The best way to play the Persona games

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Wake up, get up, get out there! It’s time to make history with a pinch of mass destruction. Persona 3 Portable, Persona 4 Golden and Persona 5 Royal all now have a home on PC, completing the trifecta of the modern Persona age. There’s never been a better time to get into the series… but which one should you even play first? Is it a continuous story? What’s up with that chubby bear mascot? What the hell even is a Persona?

As one of PC Gamer’s resident Persona lovers, I’m here to ease you into one of the neatest JRPG series of all time. It’s definitely a strange one—you’ll spend as much time roleplaying the daily life of a student as you will slaying monsters or tapping through dialogue about the end of the world. If you’re just here for the story, they’re long games; if you thrive on number-crunchy JRPG combat, though, each Persona is a true odyssey.

The good news is that all three games are their own isolated adventures, so you can dive into whichever tickles your fancy the most. That said, here are my personal recommendations for how to get into Persona.

A quick introduction

What even is Persona, anyway?

Persona—or at least modern Persona, beginning with 2006’s Persona 3—blends a horror-themed, turn-based JRPG with a social simulator somewhat reminiscent of visual novels. Persona 3 changed the trajectory of how the series looked, turning it from a straight-laced dungeon crawler to a game that also relied heavily on forming friendships, romantic relationships, and levelling up social skills. Schmoozing student by day, badass dungeon-crawler by night. 

It can be a bit confusing too, as every mainline Persona game on PC is an enhanced version of its vanilla counterpart. All of these have additional story, some quality-of-life changes and new characters. These games have multiple versions which can sway the decision of whether to play on PC or find a different version elsewhere.

They’re hefty time commitments, ones that often need more than one playthrough to see everything. If you’ve got hours to burn though, the games are more than worth your dedication.

Persona 3 Portable

(Image credit: Sega)

To really understand what you’re getting into with Persona, here’s a cheat sheet for some major terms and features:

  • Shin Megami Tensei The roleplaying series Persona originally spun off from, which focuses on the dungeon crawling, without all the social stuff.
  • Personas – Demon companions possessed by each party member across all the games. Each has its own strengths and weaknesses and usually specialises in a particular attack type. While most of the main cast can only wield one persona, each game’s main character is capable of collecting and using multiple.
  • Arcana Different classes of tarot cards. Persona leans very heavily into tarot themes. Every persona is tied to one of the 22 major arcana, as well as every character with a social link. The minor arcana occasionally makes an appearance, too.
  • Social Links/Confidants Friendship meters. Both the main cast and a handful of side characters have their own social links tied to major arcana. Levelling up friendships by hanging out gives various character, combat and item buffs, and every character has their own story arc.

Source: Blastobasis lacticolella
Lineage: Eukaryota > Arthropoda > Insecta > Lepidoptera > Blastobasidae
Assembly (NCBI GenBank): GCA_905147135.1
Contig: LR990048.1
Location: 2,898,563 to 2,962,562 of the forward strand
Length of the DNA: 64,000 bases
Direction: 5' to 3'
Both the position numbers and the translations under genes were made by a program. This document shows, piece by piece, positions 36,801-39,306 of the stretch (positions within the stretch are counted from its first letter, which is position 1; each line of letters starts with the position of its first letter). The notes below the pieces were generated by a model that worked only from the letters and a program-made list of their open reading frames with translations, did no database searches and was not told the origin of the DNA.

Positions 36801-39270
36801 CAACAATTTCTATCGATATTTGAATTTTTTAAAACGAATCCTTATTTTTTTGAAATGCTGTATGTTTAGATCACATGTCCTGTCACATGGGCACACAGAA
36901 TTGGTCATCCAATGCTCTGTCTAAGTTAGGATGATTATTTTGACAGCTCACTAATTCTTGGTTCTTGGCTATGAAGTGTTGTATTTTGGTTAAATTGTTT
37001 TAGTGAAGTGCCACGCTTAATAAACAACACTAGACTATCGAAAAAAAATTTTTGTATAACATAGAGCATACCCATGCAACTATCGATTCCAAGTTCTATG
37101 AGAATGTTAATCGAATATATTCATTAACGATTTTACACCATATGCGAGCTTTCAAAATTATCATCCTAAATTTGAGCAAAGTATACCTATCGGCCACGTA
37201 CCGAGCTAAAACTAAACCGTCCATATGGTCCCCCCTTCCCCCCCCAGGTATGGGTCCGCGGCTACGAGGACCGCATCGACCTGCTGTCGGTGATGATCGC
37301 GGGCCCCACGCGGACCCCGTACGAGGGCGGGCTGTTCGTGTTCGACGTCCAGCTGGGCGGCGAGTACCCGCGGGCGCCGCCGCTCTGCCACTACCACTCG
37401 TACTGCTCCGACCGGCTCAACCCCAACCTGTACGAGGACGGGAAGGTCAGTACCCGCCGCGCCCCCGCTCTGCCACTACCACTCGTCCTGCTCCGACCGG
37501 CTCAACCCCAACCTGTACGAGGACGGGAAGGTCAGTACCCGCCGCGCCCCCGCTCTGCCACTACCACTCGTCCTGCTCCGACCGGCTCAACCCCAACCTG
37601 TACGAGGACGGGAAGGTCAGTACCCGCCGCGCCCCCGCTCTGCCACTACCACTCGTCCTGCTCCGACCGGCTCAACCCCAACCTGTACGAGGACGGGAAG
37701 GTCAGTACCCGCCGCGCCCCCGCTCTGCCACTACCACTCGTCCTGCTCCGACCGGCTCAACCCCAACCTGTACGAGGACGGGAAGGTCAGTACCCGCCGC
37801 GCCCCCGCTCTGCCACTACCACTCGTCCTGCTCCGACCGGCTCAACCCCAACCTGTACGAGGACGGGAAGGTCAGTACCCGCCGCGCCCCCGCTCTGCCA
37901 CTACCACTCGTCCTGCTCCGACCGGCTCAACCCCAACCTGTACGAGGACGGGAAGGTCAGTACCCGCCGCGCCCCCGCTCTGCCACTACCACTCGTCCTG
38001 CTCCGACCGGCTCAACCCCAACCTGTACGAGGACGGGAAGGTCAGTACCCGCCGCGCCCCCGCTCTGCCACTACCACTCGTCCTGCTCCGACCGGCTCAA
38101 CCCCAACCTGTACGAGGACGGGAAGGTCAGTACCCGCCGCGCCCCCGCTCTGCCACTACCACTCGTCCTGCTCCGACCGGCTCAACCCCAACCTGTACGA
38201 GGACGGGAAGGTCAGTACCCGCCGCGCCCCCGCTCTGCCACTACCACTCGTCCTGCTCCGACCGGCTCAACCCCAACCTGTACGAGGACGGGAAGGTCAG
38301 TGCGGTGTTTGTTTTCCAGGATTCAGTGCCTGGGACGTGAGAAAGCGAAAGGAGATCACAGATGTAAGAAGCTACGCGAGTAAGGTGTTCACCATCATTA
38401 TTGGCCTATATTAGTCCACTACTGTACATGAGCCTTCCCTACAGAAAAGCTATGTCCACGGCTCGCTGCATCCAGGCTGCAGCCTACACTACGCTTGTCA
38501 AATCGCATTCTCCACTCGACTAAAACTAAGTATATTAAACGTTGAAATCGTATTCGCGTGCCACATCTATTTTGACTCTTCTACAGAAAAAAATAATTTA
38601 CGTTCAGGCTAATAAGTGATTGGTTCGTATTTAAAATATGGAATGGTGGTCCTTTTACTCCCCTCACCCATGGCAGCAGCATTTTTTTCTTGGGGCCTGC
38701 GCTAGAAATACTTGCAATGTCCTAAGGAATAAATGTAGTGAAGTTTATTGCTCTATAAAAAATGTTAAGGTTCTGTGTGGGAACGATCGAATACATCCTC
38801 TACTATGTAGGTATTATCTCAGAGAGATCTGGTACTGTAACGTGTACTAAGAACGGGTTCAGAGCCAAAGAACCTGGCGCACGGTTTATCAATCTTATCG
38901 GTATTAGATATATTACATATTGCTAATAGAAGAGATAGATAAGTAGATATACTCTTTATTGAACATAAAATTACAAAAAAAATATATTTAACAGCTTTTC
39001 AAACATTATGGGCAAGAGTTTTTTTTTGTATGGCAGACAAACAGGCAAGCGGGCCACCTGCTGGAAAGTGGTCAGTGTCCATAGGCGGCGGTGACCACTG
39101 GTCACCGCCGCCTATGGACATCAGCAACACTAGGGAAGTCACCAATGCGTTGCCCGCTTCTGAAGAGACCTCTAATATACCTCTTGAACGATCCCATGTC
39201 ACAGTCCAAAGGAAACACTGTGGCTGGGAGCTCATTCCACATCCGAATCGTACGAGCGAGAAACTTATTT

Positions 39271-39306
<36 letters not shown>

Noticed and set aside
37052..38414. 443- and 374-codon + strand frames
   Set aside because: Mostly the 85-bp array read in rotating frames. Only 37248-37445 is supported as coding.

• Fusion The act of combining two or more personas together to create new, often stronger varieties of persona.
  • MC The main character. While each protagonist has a canon name, you can give them any old moniker.
  • FeMC – Persona 3 Portable’s alternative female main character. Once again technically nameless.

Play first

Persona 4 Golden

Riding a bicycle but weird

(Image credit: Atlus)

✅ Cosy murder mystery set in a small foggy village
✅ Slightly more grounded story than Persona 3 and Persona 5
✅ Strongest main cast in the trilogy
✅ J-Pop soundtrack is fantastically catchy
❌ Weak, boring dungeon design
❌ Dated graphics
❌You have to put up with Teddy, the most annoying character known to man


It might seem a bit strange to recommend you play the middle game first, but trust me on this one. Persona 5 Royal is the optimal Persona experience, but its predecessor is a gem, and may be a struggle to push through if you start with the most recent game in the series. 

Persona 4 Golden has my favourite story of the three games, and an excellent cast of characters to go along with it. It’s slightly cheerier, a Scooby-Doo-style murder mystery punctuated by peppy J-Pop tunes as you navigate the small village of Inaba. It does away with a lot of the baggage that can make the older Persona 3 Portable an absolute ballache to play. Its graphics are a little dated, sure, but they still hold that wonderful PlayStation 2-era charm. It looks even better on a Steam Deck!

The biggest letdown with Persona 4 Golden is that its dungeons are a bit of a bore. Their layouts are all procedurally generated and samey, though each dungeon has its own visual theme that ties into the story, an upgrade over P3. The combat inside those dungeons is a lot of fun, though—random encounters burst onto the screen, faced with enemies who each have their own weaknesses and strengths. Hit them with what they’re weak to, and you get another go at wailing on ’em. It’s all about learning what persona to use at the right time and pulling out all the stops to get through the battle as quickly as possible. Persona 5 Royal iterates on this system, but here it’s speedy enough while giving you tons of strategic flexibility via fusing together ever-stronger personas.